Griffin puts an exclamation point on Pistons preseason with 29-point explosion

Blake Griffin gave the Pistons 29 points in less than three quarters after making a conscious decision to be more assertive in the preseason finale.
Brian Sevald/NBAE/Getty Images
by Keith Langlois
Web Editor

EAST LANSING – If Dwane Casey gets a few better nights of sleep between now and the regular-season opener next week, he probably has Blake Griffin to thank.

Griffin made a conscious decision to be more assertive in the preseason finale Friday night and the results echoed across the Michigan State campus. He powered through Cleveland’s defense for three first-half dunks, stepped outside to drain 3 of 4 3-point shots, ran the floor hard and dished out five of his team’s 31 assists to power a 129-110 rout of the Cavaliers.

Griffin played 26 minutes and said the training staff had allotted him a few more than that. But Casey had seen enough by late in the third quarter, pulling Griffin then rather than risking a fluke injury in garbage time of the preseason.

“He was dominant,” Reggie Jackson said. “He was definitely dominant today.”

“I had more minutes tonight. Didn’t end up playing them,” Griffin said, “but it was my goal to be a little bit more aggressive.”

Jackson, who like Griffin played only in the final three preseason games, also had his best run, finishing with 14 points, five assists and only one turnover in 25 minutes. He’s not as close to peak form as Griffin, but his arrow is headed up.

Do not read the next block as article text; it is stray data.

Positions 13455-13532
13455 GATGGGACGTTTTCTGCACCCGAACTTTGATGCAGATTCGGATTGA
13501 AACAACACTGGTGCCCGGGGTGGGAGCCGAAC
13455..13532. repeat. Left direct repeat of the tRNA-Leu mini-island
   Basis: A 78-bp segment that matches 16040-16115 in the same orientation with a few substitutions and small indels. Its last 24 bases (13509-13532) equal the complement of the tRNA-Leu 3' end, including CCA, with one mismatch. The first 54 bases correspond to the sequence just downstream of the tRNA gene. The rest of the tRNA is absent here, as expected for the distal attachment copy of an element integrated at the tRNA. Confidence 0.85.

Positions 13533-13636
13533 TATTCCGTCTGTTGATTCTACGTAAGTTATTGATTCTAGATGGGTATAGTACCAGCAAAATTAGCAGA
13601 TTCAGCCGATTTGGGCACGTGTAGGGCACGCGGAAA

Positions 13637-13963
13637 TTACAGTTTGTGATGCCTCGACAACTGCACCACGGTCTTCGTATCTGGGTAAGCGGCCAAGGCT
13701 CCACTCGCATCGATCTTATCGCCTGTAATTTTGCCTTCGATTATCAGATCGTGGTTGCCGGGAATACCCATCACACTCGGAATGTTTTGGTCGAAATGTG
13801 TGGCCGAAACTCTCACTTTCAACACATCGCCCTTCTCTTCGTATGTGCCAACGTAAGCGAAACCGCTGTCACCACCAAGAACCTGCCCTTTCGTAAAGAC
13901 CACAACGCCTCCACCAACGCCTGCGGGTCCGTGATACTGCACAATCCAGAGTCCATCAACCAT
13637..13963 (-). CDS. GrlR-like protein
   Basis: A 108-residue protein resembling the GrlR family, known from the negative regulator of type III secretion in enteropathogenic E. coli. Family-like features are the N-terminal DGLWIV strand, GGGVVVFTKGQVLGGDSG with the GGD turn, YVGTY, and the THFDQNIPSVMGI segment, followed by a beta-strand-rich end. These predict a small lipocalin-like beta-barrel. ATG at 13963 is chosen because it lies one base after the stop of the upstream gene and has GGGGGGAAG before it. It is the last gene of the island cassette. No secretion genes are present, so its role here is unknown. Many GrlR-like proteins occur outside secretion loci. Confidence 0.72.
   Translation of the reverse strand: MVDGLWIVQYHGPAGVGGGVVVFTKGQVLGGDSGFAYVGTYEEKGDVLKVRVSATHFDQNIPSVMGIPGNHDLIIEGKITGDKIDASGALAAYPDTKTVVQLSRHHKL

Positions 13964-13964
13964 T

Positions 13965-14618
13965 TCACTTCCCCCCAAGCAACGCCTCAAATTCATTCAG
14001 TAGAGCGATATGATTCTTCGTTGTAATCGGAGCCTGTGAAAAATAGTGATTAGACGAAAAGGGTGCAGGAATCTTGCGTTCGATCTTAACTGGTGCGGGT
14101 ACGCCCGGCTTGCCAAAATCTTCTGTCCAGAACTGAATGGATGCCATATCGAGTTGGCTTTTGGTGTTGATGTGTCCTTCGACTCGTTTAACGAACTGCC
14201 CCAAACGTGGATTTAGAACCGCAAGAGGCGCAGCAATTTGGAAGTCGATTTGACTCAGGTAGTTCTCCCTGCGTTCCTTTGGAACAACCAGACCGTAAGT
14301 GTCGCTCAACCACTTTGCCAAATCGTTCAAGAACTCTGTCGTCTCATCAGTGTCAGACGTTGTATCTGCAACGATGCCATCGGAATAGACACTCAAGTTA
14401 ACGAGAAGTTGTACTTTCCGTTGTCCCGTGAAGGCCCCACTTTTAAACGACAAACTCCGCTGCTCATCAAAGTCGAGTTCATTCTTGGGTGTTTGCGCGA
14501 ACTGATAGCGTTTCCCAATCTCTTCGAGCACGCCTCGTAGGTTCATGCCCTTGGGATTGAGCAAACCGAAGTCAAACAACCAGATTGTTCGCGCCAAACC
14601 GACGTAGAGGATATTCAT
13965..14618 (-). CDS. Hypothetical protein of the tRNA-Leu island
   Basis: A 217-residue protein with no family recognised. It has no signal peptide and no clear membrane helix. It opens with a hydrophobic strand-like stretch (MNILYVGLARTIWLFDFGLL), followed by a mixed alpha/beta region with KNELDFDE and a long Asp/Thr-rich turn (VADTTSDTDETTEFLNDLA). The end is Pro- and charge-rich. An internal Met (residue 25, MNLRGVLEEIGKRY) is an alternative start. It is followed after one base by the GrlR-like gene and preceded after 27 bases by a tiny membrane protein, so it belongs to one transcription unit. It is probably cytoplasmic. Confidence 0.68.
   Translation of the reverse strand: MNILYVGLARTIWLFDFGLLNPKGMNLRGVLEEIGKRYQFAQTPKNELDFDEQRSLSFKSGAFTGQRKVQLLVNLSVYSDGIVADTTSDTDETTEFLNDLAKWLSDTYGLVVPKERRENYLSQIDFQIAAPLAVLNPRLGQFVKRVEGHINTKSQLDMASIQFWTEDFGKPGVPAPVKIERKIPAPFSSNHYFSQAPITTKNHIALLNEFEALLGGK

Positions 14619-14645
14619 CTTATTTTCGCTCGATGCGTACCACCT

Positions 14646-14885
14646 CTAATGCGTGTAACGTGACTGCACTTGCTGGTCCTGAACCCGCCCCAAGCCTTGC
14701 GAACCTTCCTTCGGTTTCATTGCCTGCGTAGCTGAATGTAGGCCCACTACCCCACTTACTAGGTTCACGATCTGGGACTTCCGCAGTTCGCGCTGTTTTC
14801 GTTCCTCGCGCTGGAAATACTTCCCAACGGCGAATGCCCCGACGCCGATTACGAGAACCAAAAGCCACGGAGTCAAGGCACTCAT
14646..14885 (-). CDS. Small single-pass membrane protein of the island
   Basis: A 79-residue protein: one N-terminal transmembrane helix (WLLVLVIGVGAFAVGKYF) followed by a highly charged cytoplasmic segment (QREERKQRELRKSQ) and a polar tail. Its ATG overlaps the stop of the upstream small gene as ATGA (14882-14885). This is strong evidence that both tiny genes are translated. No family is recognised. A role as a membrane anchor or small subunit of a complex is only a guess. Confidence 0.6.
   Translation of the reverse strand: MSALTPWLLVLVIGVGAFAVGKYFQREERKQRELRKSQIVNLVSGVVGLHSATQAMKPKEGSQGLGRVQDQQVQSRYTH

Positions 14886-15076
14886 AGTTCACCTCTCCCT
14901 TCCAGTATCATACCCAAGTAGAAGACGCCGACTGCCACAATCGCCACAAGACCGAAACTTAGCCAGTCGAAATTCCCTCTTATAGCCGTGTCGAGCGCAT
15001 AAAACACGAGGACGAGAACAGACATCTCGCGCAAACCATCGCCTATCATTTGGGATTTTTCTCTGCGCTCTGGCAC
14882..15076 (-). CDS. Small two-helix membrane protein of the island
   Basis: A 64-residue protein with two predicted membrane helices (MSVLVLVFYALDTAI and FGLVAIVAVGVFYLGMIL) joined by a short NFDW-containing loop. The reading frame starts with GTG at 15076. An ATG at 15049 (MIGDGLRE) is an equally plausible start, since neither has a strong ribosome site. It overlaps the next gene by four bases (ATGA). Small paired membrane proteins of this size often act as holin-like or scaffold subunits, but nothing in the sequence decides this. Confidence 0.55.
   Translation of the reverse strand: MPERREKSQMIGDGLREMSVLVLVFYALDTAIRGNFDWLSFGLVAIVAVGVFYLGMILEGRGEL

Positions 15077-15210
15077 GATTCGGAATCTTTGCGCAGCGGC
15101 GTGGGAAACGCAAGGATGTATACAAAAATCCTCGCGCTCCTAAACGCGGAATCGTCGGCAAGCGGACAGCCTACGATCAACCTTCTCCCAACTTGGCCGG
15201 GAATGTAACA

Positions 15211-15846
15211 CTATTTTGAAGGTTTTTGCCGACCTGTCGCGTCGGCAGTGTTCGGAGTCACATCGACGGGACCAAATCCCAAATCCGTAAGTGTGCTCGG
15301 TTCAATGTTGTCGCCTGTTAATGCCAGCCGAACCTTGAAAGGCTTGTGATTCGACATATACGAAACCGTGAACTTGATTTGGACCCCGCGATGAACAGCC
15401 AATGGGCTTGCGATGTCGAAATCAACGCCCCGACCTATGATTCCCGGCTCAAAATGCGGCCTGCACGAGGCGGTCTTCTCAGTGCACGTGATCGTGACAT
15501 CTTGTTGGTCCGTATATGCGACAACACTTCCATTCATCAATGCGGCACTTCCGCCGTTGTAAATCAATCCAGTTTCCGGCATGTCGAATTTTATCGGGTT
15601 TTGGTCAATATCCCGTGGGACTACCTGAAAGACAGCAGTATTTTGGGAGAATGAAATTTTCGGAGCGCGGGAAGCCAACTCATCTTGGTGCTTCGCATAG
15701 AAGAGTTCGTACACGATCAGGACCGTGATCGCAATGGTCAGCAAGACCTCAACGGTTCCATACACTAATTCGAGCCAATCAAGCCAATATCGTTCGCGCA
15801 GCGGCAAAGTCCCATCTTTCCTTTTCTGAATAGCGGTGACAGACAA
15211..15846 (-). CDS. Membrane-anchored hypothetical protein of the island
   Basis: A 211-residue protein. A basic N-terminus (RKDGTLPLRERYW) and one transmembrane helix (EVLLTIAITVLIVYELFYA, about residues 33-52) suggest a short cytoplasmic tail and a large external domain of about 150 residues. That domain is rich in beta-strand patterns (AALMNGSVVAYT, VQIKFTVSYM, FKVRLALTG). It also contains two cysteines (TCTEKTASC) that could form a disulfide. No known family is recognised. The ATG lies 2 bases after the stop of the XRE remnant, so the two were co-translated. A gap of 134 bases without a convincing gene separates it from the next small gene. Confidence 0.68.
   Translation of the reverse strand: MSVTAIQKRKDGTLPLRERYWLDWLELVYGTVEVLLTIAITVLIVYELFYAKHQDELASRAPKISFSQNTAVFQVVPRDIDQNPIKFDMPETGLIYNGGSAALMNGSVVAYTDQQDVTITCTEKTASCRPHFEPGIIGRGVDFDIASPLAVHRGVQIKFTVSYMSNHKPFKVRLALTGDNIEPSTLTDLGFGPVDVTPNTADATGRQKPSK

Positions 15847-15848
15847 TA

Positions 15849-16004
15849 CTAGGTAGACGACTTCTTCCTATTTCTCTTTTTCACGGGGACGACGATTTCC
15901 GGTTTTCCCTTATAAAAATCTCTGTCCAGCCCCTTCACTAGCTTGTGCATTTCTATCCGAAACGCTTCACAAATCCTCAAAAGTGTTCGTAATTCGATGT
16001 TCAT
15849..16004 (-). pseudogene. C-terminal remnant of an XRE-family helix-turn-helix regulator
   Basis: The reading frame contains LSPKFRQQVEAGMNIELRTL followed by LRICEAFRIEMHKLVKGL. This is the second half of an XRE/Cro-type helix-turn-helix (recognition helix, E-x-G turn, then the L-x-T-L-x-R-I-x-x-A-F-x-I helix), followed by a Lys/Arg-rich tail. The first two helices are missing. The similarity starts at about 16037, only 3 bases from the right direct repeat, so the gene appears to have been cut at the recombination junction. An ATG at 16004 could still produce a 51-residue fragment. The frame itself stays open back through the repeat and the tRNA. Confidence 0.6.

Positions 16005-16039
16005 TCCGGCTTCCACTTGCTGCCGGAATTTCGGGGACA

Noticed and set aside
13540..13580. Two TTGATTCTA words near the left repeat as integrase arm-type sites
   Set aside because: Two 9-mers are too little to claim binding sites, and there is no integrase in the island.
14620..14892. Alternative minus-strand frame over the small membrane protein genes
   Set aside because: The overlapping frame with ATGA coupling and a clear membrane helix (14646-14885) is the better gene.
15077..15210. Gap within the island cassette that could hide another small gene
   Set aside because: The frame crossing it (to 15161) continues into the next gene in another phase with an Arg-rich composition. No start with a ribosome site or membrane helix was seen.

“His confidence was great,” Griffin said of Jackson. “He shot the ball well, attacked well. He’s so good in the pick and roll, very patient. It’s nice to get him out there for extended minutes and really get a good feel for him.”

Casey’s rotation – until emptying the bench late – consisted of 10 players but only three real big men: Andre Drummond – himself active and impressive with 21 points and 15 rebounds in 35 minutes – Griffin and Zaza Pachulia, who played less than 10 minutes.

The new wrinkle was the lineups Casey deployed to start the second and fourth quarters, highlighted by playing Jackson and Ish Smith in tandem. Smith left an impression on the game with 16 points and nine assists as one of three Pistons – Jackson and Langston Galloway the others – to make four 3-point shots on a night the Pistons converted 21 of 45.

“We’ll look at it. All hands on deck,” Casey said of the possibility of the two-point-guard lineup becoming a staple. “I don’t want to put myself in a corner and say that’s what we’re going to do, but that lineup was pretty good. I think that’s when we took off when we had those two ballhandlers in there.”

In the second quarter, Casey used Luke Kennard – who scored 10 points in just six first-half minutes, another encouraging showing from a player who was limited by injury over the off-season – and Galloway in the lineup with Smith and Jackson, effectively a four-guard lineup around Pachulia. In the fourth, it was Stanley Johnson replacing Kennard with that unit as the Pistons stretched a five-point lead to 18 in the first four minutes.

Casey had seen clear evidence of his offense taking hold in training camp practices, but games had been a slog until the finale. The Pistons came into the game averaging less than 100 points and shooting less than 30 percent from the 3-point arc before Friday’s eruption.

“I look at a lot of things other than win or loss in the exhibition, but I liked the vibe, the play, more so than just the W,” Casey said. “The way we’re kind of catching on to the offensive philosophy. Defensively, we did a better job and even if we had lost I still like the way we played.”

So did Griffin.

“It’s always nice to go into the regular season on the right foot,” he said. “It’s nice to see the ball go through and get a win.”


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